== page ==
Breaking Down the Canon of Arrangement
Arrangement, the “second canon” of the Five Canons of RhetoricOpens in new window, refers to the planned ordering of a message to achieve the effect of persuasion, clarity, or beauty.
A speaker makes the decision to place the strongest of her three arguments against animal experimentation last in a speech to a local civic organization. She believes that her strongest argument stands to have the greatest impact on her audience if it is the last point they hear.
Speakers and writers make many such decisions about arrangement in their messages, but the designers of a public building make similar decisions. The Holocaust MuseumOpens in new window in Washington, D.C., for instance, is physically arranged to make the strongest case possible against the racial hatred that resulted in the horrors of the concentration camps, and against all similar attitudes and actions.
Careful planning went into decisions about which scenes visitors would encounter as they entered the museum, as they progressed through it, and as they exited. The great impact of this museum is enhanced by its careful arrangement.
In the classical period, a rather rigid formula was laid down to arrange a speech into six elements which include the following:
These are considered the back bone to constructing speeches that will persuade the audience. Each of these is given detailed explanation hereOpens in new window.
In summary, however, the formula hints that there should be an introduction (a speech preparing the audience to enliven their attention and receptivity toward the proposed speech), a narration (of the facts to give the audience an overview of what to expect from the argument), division (an outline of the structure of the speech), a proof of the argument, a refutation of opposing arguments, and a perorationOpens in new window (or conclusion).
It is important to be conscious of structure, whether you are preparing a speech yourself or conducting an analysis of someone else’s rhetoric. This is because the structure of an argument is intimately related to its capacity to persuade. For example, the purpose of an introduction, in Cicero’sOpens in new window words, is to put ‘the mind of the auditor into proper condition to receive the rest of the speech’, in other words to get the audience’s attention and to start to win them over.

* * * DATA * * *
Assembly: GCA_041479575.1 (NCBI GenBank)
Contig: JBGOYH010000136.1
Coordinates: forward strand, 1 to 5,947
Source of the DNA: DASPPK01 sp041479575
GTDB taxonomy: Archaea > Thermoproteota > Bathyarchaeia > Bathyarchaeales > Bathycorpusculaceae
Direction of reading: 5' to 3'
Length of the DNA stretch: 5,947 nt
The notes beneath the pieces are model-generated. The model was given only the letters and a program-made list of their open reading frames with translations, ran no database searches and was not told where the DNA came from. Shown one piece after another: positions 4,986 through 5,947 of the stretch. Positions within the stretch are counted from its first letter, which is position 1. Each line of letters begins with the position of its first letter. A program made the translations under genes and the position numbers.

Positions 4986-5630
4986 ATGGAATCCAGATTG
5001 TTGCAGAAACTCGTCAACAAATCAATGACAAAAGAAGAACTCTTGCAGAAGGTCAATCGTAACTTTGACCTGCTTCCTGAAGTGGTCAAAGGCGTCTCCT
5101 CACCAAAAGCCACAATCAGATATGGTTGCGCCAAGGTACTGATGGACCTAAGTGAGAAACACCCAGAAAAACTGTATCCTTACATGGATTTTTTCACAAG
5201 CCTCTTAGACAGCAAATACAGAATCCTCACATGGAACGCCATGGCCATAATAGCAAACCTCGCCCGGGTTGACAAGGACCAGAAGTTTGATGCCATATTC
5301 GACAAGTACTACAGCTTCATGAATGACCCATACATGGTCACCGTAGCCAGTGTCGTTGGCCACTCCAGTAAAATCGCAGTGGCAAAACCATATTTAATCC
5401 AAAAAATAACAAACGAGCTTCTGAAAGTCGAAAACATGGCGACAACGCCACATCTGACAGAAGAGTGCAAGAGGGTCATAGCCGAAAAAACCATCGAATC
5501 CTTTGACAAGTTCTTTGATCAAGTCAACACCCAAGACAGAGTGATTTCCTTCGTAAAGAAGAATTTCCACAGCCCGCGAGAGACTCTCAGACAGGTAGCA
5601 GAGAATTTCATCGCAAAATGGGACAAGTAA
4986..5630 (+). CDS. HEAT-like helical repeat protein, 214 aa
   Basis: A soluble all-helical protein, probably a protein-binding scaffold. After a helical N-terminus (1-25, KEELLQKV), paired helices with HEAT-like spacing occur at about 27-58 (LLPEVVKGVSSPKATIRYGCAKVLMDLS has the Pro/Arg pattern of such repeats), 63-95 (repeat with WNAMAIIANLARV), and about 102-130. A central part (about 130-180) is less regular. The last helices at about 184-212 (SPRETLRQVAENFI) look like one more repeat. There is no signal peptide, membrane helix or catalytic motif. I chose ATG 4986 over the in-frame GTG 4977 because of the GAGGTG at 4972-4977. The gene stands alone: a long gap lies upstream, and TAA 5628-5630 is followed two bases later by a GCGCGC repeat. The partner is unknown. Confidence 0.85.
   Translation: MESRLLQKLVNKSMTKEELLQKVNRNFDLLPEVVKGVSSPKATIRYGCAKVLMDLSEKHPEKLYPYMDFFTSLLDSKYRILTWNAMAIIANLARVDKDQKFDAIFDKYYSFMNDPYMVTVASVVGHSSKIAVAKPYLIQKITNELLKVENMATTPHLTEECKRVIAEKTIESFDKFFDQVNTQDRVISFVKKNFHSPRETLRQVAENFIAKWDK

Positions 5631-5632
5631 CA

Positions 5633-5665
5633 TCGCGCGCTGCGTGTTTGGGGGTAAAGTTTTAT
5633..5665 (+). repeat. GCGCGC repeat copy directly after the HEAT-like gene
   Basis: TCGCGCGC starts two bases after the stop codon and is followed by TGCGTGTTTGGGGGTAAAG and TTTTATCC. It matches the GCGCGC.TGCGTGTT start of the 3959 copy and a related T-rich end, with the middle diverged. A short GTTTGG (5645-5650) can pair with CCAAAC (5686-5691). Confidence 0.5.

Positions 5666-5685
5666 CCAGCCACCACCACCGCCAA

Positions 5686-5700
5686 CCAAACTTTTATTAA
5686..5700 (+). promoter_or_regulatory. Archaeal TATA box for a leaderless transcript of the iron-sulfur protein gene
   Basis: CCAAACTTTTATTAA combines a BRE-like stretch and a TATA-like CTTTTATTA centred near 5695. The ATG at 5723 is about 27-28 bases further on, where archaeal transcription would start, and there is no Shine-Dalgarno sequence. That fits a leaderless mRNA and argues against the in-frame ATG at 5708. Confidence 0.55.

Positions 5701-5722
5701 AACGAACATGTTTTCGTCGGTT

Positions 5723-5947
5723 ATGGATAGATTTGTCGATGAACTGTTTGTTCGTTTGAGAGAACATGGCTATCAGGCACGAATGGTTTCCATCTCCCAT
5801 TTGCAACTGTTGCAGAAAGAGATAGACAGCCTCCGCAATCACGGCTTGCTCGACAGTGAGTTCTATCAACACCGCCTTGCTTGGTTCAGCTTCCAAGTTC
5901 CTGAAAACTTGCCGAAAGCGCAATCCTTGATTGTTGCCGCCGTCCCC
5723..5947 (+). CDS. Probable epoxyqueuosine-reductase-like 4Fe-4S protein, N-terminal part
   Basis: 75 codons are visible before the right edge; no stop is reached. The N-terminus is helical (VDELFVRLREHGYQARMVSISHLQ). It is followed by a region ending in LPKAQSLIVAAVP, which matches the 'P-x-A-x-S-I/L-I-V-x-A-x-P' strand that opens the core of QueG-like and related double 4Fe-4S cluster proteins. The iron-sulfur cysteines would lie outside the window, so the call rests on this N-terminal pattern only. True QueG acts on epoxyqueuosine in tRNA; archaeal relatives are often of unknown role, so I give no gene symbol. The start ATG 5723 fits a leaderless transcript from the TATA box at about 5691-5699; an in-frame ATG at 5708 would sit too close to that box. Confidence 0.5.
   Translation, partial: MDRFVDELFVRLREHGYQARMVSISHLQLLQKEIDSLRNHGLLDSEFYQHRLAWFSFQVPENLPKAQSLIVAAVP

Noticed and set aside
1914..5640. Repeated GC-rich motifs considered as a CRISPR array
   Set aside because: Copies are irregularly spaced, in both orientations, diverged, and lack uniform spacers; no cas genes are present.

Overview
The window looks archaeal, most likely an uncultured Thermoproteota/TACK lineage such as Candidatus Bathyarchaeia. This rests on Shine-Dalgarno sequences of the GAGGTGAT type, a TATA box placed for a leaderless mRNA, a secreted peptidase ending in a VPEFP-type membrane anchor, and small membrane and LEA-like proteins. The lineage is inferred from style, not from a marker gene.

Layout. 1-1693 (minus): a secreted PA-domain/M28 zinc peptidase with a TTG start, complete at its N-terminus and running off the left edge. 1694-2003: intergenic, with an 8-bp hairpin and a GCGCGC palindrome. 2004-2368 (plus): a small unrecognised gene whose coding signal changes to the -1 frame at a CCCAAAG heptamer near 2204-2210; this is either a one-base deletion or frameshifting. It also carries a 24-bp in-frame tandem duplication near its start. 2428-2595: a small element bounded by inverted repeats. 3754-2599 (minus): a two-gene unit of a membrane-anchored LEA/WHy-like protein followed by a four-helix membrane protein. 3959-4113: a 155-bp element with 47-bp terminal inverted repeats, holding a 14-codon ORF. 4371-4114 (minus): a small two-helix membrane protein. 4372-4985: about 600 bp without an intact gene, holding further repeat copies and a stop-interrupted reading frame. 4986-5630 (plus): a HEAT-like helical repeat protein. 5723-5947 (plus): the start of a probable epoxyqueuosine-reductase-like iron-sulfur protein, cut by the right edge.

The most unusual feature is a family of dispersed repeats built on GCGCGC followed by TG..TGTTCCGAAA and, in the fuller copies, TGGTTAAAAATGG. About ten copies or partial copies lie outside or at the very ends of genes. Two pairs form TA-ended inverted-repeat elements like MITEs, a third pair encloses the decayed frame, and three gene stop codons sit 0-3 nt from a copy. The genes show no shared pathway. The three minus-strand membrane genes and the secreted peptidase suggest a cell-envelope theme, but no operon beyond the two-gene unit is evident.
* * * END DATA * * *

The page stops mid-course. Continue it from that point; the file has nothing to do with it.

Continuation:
This may be a simple matter of saying hello and making a joke; it may be more substantive and arresting, as when the Holocaust survivor Elie WieselOpens in new window began his 1999 address on ‘The Perils of IndifferenceOpens in new window’ by recalling, in the third person, his liberation from Buchenwald concentration camp fifty-four years earlier to the day.
Omitting the introduction, and launching directly into the substance of a speech risks boring or alienating the audience. Similarly, if a stirring passage suitable for a peroration leads the audience to expect that the speech is coming to an end, but further detailed factual material follows instead, the effect will be anti-climactic. When analyzing rhetorical structure, always ask: why has this passage been put here rather than there? What is the intended effect? Could the speech have been arranged better?
It is useful to be aware of this structure when analyzing Classical or Renaissance rhetoric, but it should not be imagined that it was invariably followed. Nor does a successful speech necessarily require all these elements, at least not in such a strictly demarcated order.